Moth Traps

There are many different types of moth trap bodies and different lights to use with them. Some of these are described here.

Moth Trap Body Options

Heath trap - Collapsible rectangular box with funnel
  • Light and can flat-pack for storage and transport so great when trapping away from habitation.
  • Cheapest trap.
  • Holds fewer moths than the other Skinner or Robinson models.
Skinner trap - Normally collapsible, larger than Heath trap with slot entrance
  • Can catch close to as many moths as a Robinson.
  • Easy to open and observe catch.
  • Some can be collapsed when not in use and for transport.
  • Cheaper than a Robinson trap.
  • Moths sometimes escape once caught. 
  • Can be cumbersome to assemble.
Robinson trap - Large, round, plastic container.
  • Catches large numbers of moths which tend not to escape.
  • Perhaps the most efficient trap.
  • Does not collapse so takes up a lot of room when not in use and to transport.
  • Expensive.
Bucket trap - Medium, round, plastic container – a compromise between Heath and Robinson
  • Can catch higher numbers of moth than a Heath trap.
  • Cheaper than Robinson and lends itself to DIY - See our Budget Bucket Moth Trap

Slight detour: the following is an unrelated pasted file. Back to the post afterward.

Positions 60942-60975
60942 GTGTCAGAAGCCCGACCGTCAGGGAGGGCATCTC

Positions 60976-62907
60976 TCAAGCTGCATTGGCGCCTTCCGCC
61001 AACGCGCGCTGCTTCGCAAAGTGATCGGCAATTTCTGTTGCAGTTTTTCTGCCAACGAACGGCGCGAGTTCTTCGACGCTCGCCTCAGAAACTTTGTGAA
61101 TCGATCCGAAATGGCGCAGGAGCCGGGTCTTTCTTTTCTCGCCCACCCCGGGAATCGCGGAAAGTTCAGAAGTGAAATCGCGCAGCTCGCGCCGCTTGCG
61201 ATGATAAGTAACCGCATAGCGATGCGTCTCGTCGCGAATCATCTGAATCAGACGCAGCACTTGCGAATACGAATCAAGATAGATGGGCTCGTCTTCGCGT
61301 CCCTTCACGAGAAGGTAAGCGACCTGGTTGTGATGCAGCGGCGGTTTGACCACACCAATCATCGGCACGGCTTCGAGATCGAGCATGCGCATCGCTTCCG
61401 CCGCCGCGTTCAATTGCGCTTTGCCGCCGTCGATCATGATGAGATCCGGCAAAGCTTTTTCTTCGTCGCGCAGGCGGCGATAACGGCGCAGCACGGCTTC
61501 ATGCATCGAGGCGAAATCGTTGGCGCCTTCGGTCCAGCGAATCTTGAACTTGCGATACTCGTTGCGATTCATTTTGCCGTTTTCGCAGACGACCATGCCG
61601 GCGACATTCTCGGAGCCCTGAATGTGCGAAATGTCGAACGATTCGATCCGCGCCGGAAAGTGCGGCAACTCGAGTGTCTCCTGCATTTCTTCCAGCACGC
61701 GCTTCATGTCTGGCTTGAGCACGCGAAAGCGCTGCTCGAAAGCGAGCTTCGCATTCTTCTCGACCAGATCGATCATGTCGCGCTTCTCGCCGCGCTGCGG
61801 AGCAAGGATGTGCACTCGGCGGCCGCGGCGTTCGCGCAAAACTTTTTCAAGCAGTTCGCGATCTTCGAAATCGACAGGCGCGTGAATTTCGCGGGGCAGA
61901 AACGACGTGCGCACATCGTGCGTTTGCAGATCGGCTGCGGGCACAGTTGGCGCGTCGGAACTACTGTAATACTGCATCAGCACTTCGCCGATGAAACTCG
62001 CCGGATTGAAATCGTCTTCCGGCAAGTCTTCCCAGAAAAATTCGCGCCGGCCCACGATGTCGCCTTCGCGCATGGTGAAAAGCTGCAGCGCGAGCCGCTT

• Does not collapse so takes up more room than Heath trap although smaller than Robinson. 


Moth Trap Lighting Options

Mercury Vapour (MV)  - High power bulbs with significant UV
  • Attracts highest number of moths.
  • Requires mains electricity or a generator and ballast control gear.
  • EU ban, but still available.
Actinic - Fluorescent Tube bulbs with high UV output
  • Effective, often manufactured for insect control.
  • Various wattages available.
  • Mains or 12v control gear.
  • 12v control gear often drives bulbs at half stated power.
  • 12v control gear being phased out in favour of LED options.
Compact fluorescent - similar to household bulbs, but with high UV output
  • As effective as high power actinics
  • Two types available: Actinic (for insect attraction) and Vivarium (for reptile basking)
  • Reptile type bulb is white with up to 40% UV
  • Mains powered, but can operate from a 12v battery when used with an inverter
LED - In early stages of adoption and understanding
  • Lightweight with many varieties
  • Higher power ones on a par with fluorescent bulbs, but often with different catch composition.
  • Low power lights may be inconsistent in catch success
  • DIY LEDs very cheap - see our LED Strip Light making guide
  • Ready-made ones quite pricey.


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